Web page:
Each year in Spring, citizens of Europe take a break from sabotaging the global economy and gather round their TV sets to enjoy the greatest cultural event known to human civilization: The Eurovision Song Contest.
For over five decades, members of the European Broadcasting Union have sent their finest musical talents to compete against each other in a battle to the death of their self-respect. It’s a bit like an international X-Factor, but with fewer egos and more lederhosen. Performances have ranged from the fantastical to the downright ghoulish, including ice-skaters, robots, pirates, creatures from the underworld and Céline Dion.
This year’s competition culminates in Saturday’s final, with semi-finals on Tuesday and Thursday. There are even some rumours of potential lady-kissing. That wouldn’t be the first instance of girl power in the competition’s 57-year history, so what better way to celebrate this cavalcade of all things ridiculous than by taking a look back at the fabulous evolution of the women of Eurovision!
1. The Kessler Twins – “Heute Abend Wollen Wir Tanzen Geh’n“ (Germany 1959)
At the dawn of Eurovision, almost all acts were solo crooners. Then these German sisters burst onto the stage in 1959 like an angst-free, boy-crazy Tegan & Sara. Ok, so maybe they are the polar opposite of T & S, but they did kickstart Eurovision’s weird obsession with twins.
2. Muriel Day – “The Wages of Love” (Ireland 1969)
Did you know that during the 50s and 60s Eurovision banned dancing? By the end of the 60s, most artists, like poor Muriel here, had so much pent up dance energy they resorted to increasingly vigorous wiggling on the spot. If this anti-dance totalitarianism had lasted much longer, I think acts would’ve started self-combusting on stage, a la Buffy.
Sadly this era lacked any paeons to female empowerment, so I’m just going to pretend that “The Wages of Love” is a secret protest song about the right to pay for stay-at-home mothers.
3. Doce – “Bem Bom” (Portugal 1982)
After all the turgid love songs of the 60s and ABBA clones of the 70s, the ladies of Eurovision really started getting their act together in the 80s.
I first thought this quartet were some kind of permed space musketeers that fell to Earth on an endless quest for sequins. However, a quick google translate revealed these intriguing opening lyrics:
“One in the morning, a touch, a twinkle in her eye
Two in the morning, two fingers of magic
At two for three who knows where it will stop?”
That’s a question I’m sure many of us have asked before.
4. Cocktail Chic – “Européennes” (France 1986)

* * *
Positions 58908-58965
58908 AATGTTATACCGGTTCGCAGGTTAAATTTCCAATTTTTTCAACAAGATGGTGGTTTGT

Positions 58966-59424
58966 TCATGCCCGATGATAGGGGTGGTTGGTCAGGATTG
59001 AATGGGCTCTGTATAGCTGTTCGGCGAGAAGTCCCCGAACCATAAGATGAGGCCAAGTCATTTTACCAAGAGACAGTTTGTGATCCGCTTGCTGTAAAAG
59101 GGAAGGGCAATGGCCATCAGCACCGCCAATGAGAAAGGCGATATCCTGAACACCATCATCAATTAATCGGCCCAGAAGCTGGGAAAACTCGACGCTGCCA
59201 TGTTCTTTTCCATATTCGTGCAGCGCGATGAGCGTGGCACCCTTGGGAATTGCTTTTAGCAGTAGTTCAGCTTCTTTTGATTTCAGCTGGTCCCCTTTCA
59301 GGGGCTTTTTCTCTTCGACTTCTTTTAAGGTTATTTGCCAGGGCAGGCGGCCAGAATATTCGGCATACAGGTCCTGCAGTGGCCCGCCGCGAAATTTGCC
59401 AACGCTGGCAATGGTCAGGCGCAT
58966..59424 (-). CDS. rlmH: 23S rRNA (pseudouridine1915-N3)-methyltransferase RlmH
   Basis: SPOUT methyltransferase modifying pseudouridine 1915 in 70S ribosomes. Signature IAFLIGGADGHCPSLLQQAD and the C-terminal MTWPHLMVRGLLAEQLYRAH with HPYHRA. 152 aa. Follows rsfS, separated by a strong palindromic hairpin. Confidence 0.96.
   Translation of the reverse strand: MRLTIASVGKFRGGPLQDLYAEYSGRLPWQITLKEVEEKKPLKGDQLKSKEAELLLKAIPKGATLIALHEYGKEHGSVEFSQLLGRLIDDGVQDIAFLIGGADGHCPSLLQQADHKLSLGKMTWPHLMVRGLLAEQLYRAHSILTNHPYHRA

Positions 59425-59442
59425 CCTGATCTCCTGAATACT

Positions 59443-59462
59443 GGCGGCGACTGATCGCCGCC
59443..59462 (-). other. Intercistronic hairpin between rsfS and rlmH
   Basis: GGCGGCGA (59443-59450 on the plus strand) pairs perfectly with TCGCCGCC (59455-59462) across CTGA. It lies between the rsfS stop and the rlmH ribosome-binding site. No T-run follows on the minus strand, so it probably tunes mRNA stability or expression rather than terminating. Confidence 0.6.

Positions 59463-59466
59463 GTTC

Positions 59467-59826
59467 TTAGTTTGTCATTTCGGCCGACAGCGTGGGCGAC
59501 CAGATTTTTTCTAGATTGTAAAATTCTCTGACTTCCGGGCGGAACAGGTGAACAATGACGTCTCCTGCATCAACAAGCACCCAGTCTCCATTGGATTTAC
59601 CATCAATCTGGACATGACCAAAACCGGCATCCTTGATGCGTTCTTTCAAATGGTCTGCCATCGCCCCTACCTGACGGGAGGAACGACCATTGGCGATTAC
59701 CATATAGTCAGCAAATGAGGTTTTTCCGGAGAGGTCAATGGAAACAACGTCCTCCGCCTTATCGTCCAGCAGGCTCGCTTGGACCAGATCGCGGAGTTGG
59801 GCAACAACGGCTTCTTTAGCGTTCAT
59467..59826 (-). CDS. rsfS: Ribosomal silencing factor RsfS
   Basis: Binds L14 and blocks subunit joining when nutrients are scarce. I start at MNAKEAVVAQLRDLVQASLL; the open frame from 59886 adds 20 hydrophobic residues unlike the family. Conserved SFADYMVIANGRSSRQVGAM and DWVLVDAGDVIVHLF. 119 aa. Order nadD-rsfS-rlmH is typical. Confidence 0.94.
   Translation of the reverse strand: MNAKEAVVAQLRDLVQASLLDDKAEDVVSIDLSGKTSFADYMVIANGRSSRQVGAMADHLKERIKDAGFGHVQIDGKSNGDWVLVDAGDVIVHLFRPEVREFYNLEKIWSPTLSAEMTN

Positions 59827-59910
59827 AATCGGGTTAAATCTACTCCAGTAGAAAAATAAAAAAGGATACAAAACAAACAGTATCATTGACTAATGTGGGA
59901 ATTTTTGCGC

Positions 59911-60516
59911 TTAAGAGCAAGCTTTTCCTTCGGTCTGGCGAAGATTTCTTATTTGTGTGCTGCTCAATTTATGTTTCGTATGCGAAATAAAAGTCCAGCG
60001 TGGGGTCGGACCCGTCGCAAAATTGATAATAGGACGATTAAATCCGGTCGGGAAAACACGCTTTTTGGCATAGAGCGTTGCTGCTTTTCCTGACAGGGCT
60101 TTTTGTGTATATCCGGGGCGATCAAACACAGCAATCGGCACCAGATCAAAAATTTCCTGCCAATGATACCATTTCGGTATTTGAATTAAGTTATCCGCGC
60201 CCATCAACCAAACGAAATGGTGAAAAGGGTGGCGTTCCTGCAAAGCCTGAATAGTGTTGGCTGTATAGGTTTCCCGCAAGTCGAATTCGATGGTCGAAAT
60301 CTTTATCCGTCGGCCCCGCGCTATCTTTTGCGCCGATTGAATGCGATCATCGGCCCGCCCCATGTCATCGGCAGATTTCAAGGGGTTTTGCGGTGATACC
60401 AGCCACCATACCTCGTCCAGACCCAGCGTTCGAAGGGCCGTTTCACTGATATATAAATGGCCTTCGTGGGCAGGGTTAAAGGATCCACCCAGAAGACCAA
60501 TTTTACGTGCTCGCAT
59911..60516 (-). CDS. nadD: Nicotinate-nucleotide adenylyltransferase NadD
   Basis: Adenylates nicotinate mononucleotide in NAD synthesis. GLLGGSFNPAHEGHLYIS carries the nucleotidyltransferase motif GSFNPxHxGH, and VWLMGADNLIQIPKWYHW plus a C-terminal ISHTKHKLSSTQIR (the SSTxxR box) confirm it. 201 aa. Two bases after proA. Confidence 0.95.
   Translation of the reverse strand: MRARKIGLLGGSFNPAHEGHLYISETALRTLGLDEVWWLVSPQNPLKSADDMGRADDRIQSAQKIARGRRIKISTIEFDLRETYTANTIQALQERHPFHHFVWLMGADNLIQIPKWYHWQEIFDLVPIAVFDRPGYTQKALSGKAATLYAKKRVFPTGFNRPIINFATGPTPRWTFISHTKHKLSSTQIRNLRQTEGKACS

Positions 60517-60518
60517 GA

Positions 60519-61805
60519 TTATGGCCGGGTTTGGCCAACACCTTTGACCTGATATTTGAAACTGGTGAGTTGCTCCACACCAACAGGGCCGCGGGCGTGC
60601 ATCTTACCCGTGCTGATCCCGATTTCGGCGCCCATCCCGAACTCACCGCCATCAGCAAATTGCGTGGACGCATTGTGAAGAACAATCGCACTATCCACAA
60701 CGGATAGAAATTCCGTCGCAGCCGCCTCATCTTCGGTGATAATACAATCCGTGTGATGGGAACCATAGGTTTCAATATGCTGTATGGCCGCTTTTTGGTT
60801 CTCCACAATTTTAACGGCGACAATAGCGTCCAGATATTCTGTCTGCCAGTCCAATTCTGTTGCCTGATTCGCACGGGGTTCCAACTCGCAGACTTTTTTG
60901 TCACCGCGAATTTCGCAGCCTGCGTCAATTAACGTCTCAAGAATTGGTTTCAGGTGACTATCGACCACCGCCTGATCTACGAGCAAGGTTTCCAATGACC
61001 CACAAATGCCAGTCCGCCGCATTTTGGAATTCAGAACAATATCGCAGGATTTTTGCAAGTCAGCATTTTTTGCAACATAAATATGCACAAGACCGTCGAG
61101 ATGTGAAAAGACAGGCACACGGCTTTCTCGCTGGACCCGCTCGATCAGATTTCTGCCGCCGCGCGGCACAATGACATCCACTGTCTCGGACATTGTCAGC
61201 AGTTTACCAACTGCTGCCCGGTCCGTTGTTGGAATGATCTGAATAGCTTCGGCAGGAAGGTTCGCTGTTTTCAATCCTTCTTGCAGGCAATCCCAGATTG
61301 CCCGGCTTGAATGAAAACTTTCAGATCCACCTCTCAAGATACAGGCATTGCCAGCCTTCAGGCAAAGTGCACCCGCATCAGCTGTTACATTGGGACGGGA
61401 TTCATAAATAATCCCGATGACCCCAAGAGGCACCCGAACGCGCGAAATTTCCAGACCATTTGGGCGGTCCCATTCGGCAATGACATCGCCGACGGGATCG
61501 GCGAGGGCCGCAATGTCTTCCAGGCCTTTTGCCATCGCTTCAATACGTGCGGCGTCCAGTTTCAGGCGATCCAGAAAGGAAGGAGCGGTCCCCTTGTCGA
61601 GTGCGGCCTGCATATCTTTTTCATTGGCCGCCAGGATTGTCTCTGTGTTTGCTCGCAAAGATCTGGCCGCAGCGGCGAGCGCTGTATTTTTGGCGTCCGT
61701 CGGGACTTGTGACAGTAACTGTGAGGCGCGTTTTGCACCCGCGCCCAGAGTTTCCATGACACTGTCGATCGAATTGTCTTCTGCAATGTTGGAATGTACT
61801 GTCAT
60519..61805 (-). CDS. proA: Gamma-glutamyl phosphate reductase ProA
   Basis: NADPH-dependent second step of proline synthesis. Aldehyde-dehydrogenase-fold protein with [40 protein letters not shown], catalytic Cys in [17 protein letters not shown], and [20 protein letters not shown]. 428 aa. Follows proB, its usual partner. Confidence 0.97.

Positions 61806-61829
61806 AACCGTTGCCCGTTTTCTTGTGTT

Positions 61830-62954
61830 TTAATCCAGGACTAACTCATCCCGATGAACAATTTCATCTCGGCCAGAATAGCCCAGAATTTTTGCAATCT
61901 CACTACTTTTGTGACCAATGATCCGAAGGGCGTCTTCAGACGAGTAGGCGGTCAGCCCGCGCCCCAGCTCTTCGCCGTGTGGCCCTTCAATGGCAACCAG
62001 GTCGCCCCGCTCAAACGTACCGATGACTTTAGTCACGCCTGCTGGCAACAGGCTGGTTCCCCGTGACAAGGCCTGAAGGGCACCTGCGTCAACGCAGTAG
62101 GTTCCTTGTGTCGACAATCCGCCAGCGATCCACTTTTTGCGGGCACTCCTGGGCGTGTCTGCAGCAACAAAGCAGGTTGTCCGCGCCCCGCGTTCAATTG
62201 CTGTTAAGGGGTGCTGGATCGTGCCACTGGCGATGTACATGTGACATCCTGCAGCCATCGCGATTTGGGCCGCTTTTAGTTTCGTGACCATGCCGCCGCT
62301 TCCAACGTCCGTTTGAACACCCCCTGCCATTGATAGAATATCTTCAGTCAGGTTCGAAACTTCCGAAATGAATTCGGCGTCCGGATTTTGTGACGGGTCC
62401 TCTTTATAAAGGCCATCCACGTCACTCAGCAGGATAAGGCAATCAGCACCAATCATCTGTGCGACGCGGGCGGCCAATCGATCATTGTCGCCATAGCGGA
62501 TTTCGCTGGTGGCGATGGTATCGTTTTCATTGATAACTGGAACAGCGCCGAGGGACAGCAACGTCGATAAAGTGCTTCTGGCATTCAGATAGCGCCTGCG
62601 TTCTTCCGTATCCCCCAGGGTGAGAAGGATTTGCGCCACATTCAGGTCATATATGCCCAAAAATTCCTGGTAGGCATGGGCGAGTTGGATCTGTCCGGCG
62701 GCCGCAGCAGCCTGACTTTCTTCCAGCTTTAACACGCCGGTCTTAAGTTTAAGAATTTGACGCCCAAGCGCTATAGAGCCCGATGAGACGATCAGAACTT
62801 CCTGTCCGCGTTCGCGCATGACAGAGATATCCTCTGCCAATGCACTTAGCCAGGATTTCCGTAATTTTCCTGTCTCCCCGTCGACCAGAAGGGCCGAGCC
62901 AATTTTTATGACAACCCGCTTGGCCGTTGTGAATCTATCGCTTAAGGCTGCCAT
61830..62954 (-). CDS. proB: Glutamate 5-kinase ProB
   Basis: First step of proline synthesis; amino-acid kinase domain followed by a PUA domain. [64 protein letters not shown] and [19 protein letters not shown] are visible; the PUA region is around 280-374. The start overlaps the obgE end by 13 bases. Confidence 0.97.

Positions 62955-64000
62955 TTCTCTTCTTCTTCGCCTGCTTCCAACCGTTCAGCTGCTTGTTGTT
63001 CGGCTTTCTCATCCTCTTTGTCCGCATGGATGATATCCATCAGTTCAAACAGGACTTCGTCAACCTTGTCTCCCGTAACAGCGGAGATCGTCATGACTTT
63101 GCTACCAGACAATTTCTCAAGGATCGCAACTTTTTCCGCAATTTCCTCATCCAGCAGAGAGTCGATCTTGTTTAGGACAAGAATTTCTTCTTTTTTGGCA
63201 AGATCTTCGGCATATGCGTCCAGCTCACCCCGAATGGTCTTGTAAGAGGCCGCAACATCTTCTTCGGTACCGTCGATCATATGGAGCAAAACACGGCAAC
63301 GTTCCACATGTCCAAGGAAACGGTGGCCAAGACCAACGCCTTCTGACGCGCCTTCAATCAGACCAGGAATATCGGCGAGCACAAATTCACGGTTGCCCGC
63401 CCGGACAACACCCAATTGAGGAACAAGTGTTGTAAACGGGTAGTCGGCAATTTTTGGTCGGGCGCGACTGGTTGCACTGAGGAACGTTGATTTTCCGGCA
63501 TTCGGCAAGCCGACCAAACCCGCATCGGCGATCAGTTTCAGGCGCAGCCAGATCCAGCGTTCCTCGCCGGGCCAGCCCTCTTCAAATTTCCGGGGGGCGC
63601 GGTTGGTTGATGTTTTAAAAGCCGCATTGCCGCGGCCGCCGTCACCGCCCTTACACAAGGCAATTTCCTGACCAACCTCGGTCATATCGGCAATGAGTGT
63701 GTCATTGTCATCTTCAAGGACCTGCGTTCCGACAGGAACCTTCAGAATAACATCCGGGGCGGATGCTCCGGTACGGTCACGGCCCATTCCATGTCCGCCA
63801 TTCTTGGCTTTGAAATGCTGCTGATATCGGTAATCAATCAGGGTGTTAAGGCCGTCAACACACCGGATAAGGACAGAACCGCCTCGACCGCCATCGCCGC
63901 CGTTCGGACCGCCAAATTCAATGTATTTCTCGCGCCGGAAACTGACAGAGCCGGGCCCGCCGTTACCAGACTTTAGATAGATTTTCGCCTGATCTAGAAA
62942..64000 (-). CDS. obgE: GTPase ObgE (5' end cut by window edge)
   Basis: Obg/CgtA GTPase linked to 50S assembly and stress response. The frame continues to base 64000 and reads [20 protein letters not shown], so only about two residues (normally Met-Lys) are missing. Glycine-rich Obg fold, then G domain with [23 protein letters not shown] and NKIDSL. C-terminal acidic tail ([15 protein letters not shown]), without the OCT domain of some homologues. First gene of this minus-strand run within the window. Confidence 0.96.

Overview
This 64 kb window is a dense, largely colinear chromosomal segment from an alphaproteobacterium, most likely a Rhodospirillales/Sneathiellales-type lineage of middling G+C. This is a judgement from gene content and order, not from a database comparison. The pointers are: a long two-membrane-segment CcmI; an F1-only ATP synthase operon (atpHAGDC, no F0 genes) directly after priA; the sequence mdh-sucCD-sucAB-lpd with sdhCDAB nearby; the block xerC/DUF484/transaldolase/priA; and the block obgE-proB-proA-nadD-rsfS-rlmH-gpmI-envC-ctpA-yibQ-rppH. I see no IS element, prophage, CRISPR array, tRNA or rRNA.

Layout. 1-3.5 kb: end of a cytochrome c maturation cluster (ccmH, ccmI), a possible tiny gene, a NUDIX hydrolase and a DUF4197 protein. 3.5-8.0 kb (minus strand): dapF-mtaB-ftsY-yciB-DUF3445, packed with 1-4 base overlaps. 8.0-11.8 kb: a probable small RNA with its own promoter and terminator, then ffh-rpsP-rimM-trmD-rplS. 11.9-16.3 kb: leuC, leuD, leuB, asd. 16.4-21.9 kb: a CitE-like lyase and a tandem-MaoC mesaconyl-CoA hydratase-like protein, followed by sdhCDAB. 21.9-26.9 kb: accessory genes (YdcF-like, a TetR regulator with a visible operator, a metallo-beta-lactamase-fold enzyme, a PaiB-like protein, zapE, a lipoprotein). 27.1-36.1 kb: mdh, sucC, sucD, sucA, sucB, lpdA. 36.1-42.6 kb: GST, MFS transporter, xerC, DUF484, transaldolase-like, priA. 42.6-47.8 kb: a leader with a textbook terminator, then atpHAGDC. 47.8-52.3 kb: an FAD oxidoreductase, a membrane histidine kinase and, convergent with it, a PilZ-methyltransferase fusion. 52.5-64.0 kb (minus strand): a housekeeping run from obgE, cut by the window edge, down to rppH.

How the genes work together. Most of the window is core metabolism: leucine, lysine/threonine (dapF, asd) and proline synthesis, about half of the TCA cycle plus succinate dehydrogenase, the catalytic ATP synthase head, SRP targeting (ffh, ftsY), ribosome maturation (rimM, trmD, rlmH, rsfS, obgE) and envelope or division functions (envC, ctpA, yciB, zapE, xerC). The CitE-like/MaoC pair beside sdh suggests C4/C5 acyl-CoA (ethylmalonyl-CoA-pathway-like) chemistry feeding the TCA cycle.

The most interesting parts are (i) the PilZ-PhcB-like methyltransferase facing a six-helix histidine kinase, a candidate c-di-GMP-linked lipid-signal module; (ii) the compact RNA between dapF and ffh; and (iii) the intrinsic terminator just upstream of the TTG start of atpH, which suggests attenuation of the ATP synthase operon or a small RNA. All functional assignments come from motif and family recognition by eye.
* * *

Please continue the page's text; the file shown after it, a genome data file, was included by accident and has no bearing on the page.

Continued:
It’s a common Eurovision tactic to sing about as many different European countries as you can fit into 3 minutes, in a cynical attempt to suck up to judges.
While these ladies may be bigging-up their lavish city-hopping lifestyle, you get the feeling they’re really rejects from an aborted French remake of Dynasty.
5. ENI – “Probudi Me“ (Croatia 1997)
Eurovision usually catches up on pop trends about half a decade after they happen, so it was mildly surprising to see a Spice Girls clone pop up so quickly. Sadly, the cloning technique was not successful at producing sporty backflips.
6. Dana International – “Diva” (Israel 1998)
The ultimate Eurovision ode to female power.
Dana’s appearance was packed with controversy, right from the moment she landed in Britain to her late arrival for the winning encore in this video. Evidence suggests she’d been chugging magic potions backstage and was halfway through transforming into a bird like that witch in Sinbad.
7. Ruslana – “Wild Dances“ (Ukraine 2004)
It’s all gone very ritualistic-fertility-dance. The only thing that could boost this Ukrainian Xena-clone’s estrogen levels any more would be her very own Gabrielle.
8. Sinéad Mulvey & Black Daisy – “Et Cetera” (Ireland 2009)
Remember how I said Eurovision was a few years late catching onto pop trends? Female rock angst finally makes its debut here with a very Alanis/Avril Lavigne tune. Also some serious Pink-ish alternative lifestyle haircut there.
9. Stella Mwangi – “Haba Haba” (Norway 2011)
While Eurovision seems to revel in camp oddness, it often has a problem realising there’s anyone in the entire continent that isn’t white.
Nigerian-Norwegian Stella Mwangi attempts to remedy this while imparting her Grandma’s wisdom in this upbeat number. And everyone knows you don’t mess with Grandmas.
10. Buranovskiye Babushki – “Party For Everybody“ (Russia 2012)
Speaking of Grandmas…
This is the kind of stuff that makes Eurovision great. Where else can half a dozen Russian grannies attract a worldwide audience of half a billion people by singing an ethno-folksong about baking and dancing?
Let us consider though: does the on-stage baking undermine their anti-ageist feminist triumph by subtly reinforcing patriarchal notions of domestic gender roles? Problematic.